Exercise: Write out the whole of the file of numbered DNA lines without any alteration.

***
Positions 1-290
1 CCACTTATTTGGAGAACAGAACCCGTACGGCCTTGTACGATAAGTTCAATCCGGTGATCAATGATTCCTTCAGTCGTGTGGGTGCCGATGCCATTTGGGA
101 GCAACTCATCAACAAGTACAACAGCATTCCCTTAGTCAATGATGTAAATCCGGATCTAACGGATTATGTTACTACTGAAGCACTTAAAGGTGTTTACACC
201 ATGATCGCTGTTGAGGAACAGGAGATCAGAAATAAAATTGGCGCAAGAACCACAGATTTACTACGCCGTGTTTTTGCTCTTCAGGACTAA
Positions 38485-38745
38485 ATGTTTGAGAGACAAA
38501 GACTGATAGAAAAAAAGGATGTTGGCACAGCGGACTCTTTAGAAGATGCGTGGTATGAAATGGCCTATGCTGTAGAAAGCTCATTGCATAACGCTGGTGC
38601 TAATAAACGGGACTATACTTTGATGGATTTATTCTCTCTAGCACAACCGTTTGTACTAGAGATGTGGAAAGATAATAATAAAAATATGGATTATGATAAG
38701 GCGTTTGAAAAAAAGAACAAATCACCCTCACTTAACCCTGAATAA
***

Positions 1-290
1 CCACTTATTTGGAGAACAGAACCCGTACGGCCTTGTACGATAAGTTCAATCCGGTGATCAATGATTCCTTCAGTCGTGTGGGTGCCGATGCCATTTGGGA
101 GCAACTCATCAACAAGTACAACAGCATTCCCTTAGTCAATGATGTAAATCCGGATCTAACGGATTATGTTACTACTGAAGCACTTAAAGGTGTTTACACC
201 ATGATCGCTGTTGAGGAACAGGAGATCAGAAATAAAATTGGCGCAAGAACCACAGATTTACTACGCCGTGTTTTTGCTCTTCAGGACTAA
Positions 38485-38745
38485 ATGTTTGAGAGACAAA
38501 GACTGATAGAAAAAAAGGATGTTGGCACAGCGGACTCTTTAGAAGATGCGTGGTATGAAATGGCCTATGCTGTAGAAAGCTCATTGCATAACGCTGGTGC
38601 TAATAAACGGGACTATACTTTGATGGATTTATTCTCTCTAGCACAACCGTTTGTACTAGAGATGTGGAAAGATAATAATAAAAATATGGATTATGATAAG
38701 GCGTTTGAAAAAAAGAACAAATCACCCTCACTTAACCCTGAATAA